‘General counsel are among the most important actors in the whole financial system in moving society towards proper action about climate change,’ he says.
‘Because of their trusted position as advisers to senior management and boards, they are in a remarkable position to say, “I’ve understood the legal implications of the financial risk of climate change, and here’s how we need to manage for them”. They can either be enablers or blockers.’
But work remains to be done to translate an awareness of climate change risk into readiness for it. Earlier in 2019, the Dutch Association of In-House Counsel (NGB), in conjunction with Dutch law firm Houthoff, approached nearly 3,500 in-house counsel. Despite nearly half of respondents claiming to see climate change risks, only around 15% said they were ‘prepared’ or ‘very well prepared’ for them. In addition, only 7% of them saw themselves as a ‘pioneer’ within their organisation in this area (figures taken from Climate Change and the Role of the In-house Counsel, Houthoff).
Some corporate counsel find themselves in a different set of circumstances, however. For those lawyers, climate change is such an inexorable fact that their organisations have made a mission statement out of avoiding it, building the company around products or services that aim to fight it.
Bills into mills
Ecotricity is one such enterprise. Founded in 1996, it was the world’s first green energy company, and it generates a substantial amount of its supply of green energy rather than buying it on the market. The company builds its own generation assets, like wind turbines and solar parks, supplying electricity and gas to around 200,000 domestic and business customers.
Ecotricity has irons in many (fossil-free) fires, including a wind turbine manufacturing and maintenance company called Britwind, and Ecotalk, a green mobile deal that uses customers’ bills to buy land previously used for intensive farming and turn it into havens for nature. Last year it launched a vegan food company, Devil’s Kitchen, which supplies plant-based food to schools and colleges around the UK. Ecotricity also established and now runs one of the UK’s largest electric car charger networks.
‘That’s part of our ethos,’ says head of legal, Elspeth Vincent. ‘Bills into mills: whatever we receive by way of income, it’s ploughed straight back into all kinds of green initiatives, including building and maintaining renewable assets in order to power green electricity into the grid.’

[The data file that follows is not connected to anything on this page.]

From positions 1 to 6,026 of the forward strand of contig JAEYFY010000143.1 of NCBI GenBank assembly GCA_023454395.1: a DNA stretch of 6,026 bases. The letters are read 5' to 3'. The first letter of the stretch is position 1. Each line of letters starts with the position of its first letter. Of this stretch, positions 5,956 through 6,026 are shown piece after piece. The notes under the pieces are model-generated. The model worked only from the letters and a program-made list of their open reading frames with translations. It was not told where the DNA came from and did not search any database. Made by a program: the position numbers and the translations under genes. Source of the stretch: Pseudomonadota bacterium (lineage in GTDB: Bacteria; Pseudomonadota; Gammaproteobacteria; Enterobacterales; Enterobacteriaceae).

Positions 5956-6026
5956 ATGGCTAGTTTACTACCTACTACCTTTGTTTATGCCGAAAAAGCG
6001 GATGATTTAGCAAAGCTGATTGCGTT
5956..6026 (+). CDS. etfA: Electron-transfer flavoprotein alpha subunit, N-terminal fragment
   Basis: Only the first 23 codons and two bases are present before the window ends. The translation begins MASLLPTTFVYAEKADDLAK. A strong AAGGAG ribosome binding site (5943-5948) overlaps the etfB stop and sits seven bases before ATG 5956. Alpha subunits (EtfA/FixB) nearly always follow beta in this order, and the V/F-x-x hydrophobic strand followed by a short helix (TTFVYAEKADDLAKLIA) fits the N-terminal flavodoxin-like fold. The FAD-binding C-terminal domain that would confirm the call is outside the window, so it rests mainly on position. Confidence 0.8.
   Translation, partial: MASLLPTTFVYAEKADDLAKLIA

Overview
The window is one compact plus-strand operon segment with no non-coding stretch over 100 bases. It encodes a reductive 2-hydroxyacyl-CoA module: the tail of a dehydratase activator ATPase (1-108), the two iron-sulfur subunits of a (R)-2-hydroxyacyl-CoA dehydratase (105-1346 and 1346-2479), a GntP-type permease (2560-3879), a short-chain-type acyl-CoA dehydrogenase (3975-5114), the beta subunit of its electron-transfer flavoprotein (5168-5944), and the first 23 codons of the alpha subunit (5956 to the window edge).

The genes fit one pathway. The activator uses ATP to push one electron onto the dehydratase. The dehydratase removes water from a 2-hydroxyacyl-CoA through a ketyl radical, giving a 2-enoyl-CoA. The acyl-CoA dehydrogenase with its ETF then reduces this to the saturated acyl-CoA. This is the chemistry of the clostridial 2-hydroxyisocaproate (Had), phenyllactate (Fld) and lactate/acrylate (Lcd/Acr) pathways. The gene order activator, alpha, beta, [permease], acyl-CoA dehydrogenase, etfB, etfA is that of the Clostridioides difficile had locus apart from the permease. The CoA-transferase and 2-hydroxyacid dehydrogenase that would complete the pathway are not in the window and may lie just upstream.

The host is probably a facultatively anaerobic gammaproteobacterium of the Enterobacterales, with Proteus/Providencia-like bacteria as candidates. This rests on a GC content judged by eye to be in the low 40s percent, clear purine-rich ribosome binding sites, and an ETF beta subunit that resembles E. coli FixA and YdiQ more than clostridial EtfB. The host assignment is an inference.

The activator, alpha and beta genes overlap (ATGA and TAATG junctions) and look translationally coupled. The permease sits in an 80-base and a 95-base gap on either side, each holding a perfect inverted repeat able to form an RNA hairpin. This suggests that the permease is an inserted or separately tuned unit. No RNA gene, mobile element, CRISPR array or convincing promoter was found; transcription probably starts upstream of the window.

Unusually, the company also has its own professional football club: Forest Green Rovers. The club has electric car chargers, solar panels and even a solar-powered robot lawnmower. In 2018, it was presented with a ‘Climate Neutral Now’ award by the UN.
‘There are three principles that we hold as core to our business as being as green as we can be – food, transport and energy, and the football club has those aims at its heart as well. The pitch is organic, and the food is all vegan, which can be quite contentious sometimes for your average football fan that comes travelling here,’ says Vincent.
Outside of sporting greatness, Ecotricity’s goal is to find new ways to bring the green agenda to business and commerce. But cuts to renewable subsidies in the UK pose a challenge to the company’s asset-building model, because despite falling costs for producing wind and solar power, the scale at which viable projects need to be built can be prohibitive for operators, amounting to what Vincent terms a ‘harsh renewable landscape’.
Every little bit helps
Corporate counsel supporting companies with a green mission have an obvious role to play in battling climate change, and for those who want to contribute to environmental sustainability in the most direct way, the time is nigh, as many companies are innovating solutions in a wide range of sectors.
‘There are increasingly a lot of interesting companies out there that are attracting investment and having success with building more sustainable ways for us to conduct ourselves as a civilisation – whether that’s our dietary practices, our energy sources, our transit systems – that need good lawyers to help them succeed. Of course, companies don’t have a monopoly – there are regulatory organisations and non-profits – and if you’re interested in working in this field it is probably the best time in recent memory to go out and find an interesting opportunity,’ says Wagner.
But even for legal departments in companies without a direct green mandate or involvement in regulating those that do, there is scope for making changes to reduce adverse climate impact. Reducing paper use, rethinking policies for corporate travel, investment in technology and providing pro bono advice to NGOs or non-profits can all have an impact, as can ensuring that the company is aligned with the UN’s Paris Agreement on climate change.